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Delano's Quarry one of most successful

Rocks, Rails and Ranches
By: Gary Day, Special to the Placer Herald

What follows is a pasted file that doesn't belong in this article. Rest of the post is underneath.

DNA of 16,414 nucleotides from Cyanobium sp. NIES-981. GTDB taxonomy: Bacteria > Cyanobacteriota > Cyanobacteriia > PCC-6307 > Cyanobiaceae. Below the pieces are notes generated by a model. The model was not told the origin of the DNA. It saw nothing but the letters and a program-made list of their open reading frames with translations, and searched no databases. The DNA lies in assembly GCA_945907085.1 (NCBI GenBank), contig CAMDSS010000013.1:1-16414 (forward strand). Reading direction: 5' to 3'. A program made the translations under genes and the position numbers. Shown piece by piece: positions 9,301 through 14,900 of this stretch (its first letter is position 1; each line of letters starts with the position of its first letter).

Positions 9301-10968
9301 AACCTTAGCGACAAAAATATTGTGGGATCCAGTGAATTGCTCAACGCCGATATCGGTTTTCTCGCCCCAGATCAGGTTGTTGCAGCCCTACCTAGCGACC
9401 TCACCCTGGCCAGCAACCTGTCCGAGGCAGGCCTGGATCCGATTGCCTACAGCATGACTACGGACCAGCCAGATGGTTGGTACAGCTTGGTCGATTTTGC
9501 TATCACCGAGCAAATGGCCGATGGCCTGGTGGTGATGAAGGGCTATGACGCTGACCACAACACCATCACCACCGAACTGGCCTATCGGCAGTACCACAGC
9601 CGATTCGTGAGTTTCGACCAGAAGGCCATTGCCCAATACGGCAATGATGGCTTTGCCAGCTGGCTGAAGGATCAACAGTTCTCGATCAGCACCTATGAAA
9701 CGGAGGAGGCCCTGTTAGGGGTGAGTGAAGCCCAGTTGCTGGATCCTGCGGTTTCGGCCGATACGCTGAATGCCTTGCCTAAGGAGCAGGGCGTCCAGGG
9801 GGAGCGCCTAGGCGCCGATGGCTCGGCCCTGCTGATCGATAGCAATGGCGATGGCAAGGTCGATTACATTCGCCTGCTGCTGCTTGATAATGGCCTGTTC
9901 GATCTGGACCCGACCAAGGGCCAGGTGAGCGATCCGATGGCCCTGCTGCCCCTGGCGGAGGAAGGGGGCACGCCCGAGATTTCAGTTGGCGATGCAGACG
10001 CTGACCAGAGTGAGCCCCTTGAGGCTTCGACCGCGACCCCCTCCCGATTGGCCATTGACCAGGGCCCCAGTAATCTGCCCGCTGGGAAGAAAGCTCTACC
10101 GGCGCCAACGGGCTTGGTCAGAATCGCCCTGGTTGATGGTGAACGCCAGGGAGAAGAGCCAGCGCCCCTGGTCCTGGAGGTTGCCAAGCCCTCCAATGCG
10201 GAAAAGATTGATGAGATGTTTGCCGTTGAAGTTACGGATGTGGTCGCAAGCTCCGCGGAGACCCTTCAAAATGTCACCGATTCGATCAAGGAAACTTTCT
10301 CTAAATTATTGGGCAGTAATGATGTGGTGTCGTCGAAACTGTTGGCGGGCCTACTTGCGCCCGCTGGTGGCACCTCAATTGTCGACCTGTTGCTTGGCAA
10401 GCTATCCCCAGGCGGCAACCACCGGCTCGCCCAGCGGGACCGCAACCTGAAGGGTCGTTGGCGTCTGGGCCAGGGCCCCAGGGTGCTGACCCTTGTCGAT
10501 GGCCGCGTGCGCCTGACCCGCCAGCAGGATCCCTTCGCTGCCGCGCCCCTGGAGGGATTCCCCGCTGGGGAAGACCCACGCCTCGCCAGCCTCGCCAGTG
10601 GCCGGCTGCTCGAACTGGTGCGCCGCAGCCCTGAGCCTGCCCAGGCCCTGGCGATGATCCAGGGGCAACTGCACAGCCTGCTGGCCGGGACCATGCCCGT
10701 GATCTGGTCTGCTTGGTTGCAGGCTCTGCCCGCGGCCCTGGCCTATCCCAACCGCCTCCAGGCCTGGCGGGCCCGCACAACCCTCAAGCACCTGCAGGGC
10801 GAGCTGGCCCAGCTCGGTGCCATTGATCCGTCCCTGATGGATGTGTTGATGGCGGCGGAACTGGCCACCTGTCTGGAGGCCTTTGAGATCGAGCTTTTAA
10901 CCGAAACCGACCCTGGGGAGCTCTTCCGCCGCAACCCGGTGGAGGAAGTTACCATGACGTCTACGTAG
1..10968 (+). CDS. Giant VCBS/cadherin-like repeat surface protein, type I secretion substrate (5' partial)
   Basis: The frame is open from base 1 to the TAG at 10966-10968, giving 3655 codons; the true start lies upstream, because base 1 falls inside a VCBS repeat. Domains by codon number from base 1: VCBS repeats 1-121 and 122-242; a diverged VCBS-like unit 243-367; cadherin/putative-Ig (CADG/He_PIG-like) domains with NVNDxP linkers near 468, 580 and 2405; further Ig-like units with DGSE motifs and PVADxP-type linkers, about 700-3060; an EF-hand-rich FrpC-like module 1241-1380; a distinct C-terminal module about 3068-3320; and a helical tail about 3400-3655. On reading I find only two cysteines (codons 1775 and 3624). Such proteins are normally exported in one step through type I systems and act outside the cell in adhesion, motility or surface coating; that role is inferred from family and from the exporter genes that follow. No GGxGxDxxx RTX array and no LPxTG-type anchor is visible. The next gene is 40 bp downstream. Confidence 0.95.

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According to state records, Rocklin was the principal granite producing point in the Sacramento Valley during the late 19th and early 20th centuries.  Rocklin?s largest and most financially-successful quarry operation during that era was Ira Delano?s Rocklin Granite Company. Delano acquired the quarry for $13,000 from the estate of Welshman quarry operator G. Griffith in 1889 and quickly benefited from the high quality and easy accessibility of the quarry?s granite. The quarry could yield granite slabs for monuments that were 16 feet long, 20 feet wide and 12 inches thick.  The heyday for Delano came in the wake of San Francisco?s April 1906 earthquake. His operations supplied curbstones ? some of them 20 feet long ? that lined San Francisco?s rebuilt streets. Rocklin?s granite industry saw a steady decline between 1910 and 1920.  Engineers were perfecting the manufacture of cement-based concrete during this period and an extended quarry-worker strike resulted in half of Rocklin?s quarries closing permanently in 1915.  While Delano survived the 1915 strike, he closed his quarry in 1916. In 1957 Rocklin historian Uno Hebuck researched and documented the locations of 61 Rocklin quarries; many of these are still visible in Rocklin?s downtown landscape. According to Rocklin historian Ruben Ruhkala, possibly only five or six of the 61 produced granite after 1920. One closed in the late 1920s, but reopened in the 1930s and survived until 2005. It was Rocklin?s last surviving quarry. Delano?s quarry pit was 100 feet deep and covered an area of about one acre at the surface. The city of Rocklin bought the pit in 1941 for $10 and used it as the city dump for about 30 years. Today it underpins a parking lot and motel on the south side of the intersection of Rocklin Road and Granite Drive.